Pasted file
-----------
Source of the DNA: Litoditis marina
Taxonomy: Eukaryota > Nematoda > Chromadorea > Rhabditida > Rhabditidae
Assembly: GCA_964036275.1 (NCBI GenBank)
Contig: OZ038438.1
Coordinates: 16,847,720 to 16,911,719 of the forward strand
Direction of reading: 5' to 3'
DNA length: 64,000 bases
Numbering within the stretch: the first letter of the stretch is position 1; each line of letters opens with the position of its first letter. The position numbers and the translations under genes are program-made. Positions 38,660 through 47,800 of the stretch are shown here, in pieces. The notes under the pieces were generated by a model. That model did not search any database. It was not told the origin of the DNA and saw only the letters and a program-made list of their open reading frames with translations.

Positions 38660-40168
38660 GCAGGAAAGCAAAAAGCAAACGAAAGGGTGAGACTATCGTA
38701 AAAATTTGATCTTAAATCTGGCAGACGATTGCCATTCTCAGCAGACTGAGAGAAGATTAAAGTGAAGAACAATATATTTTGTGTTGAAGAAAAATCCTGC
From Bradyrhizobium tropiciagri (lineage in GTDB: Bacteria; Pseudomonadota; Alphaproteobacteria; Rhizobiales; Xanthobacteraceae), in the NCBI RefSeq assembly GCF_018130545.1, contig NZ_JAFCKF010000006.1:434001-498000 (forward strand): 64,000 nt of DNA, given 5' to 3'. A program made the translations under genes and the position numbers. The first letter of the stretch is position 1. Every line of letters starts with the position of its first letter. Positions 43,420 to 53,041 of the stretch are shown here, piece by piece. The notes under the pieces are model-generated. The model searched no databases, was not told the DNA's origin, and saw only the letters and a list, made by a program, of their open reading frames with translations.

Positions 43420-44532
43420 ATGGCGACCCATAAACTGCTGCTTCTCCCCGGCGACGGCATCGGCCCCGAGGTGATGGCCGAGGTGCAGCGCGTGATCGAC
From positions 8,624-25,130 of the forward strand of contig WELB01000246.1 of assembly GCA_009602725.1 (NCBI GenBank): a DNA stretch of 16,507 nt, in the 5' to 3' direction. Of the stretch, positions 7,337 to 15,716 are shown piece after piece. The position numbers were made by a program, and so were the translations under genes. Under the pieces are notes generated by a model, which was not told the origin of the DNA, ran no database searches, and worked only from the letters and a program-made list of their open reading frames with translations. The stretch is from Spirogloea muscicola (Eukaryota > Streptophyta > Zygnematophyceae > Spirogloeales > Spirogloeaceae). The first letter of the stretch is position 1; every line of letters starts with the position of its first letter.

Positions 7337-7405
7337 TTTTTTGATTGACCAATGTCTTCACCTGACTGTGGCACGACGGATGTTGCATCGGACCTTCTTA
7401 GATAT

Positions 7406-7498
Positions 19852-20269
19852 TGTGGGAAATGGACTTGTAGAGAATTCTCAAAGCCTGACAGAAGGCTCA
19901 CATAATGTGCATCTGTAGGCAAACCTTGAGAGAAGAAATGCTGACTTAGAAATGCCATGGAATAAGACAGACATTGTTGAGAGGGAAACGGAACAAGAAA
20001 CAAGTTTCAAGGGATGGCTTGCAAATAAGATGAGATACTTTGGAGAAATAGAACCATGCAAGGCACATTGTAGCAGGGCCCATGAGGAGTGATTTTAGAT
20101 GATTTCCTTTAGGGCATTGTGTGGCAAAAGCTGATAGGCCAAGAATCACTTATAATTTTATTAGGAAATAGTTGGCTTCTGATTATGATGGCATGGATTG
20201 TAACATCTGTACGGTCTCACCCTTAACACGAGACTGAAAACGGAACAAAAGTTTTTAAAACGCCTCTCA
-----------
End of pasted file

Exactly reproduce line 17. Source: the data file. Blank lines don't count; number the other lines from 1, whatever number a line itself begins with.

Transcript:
7337 TTTTTTGATTGACCAATGTCTTCACCTGACTGTGGCACGACGGATGTTGCATCGGACCTTCTTA